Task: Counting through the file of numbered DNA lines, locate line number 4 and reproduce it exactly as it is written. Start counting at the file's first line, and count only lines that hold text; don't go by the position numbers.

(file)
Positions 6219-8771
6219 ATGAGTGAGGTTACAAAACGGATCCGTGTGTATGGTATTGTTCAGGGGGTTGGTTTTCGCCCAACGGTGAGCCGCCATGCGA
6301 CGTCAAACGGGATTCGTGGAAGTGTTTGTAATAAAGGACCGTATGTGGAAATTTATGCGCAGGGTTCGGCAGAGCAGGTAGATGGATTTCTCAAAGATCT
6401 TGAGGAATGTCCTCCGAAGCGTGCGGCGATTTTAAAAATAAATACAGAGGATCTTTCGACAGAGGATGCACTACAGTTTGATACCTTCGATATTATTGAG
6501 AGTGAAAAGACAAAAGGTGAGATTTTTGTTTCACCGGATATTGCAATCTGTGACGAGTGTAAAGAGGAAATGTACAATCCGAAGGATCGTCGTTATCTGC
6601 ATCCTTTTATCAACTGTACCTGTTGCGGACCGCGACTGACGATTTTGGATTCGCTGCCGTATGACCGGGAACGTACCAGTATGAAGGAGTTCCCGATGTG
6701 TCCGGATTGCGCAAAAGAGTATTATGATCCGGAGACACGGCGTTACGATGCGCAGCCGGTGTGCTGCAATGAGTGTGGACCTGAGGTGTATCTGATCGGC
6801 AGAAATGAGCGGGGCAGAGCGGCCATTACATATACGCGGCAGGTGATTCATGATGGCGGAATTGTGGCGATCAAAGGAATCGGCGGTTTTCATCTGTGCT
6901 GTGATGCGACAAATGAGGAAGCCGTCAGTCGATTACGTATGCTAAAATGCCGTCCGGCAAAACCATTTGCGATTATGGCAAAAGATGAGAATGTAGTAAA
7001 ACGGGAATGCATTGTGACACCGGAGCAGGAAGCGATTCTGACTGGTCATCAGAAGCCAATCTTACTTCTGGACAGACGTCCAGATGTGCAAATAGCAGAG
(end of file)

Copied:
6401 TGAGGAATGTCCTCCGAAGCGTGCGGCGATTTTAAAAATAAATACAGAGGATCTTTCGACAGAGGATGCACTACAGTTTGATACCTTCGATATTATTGAG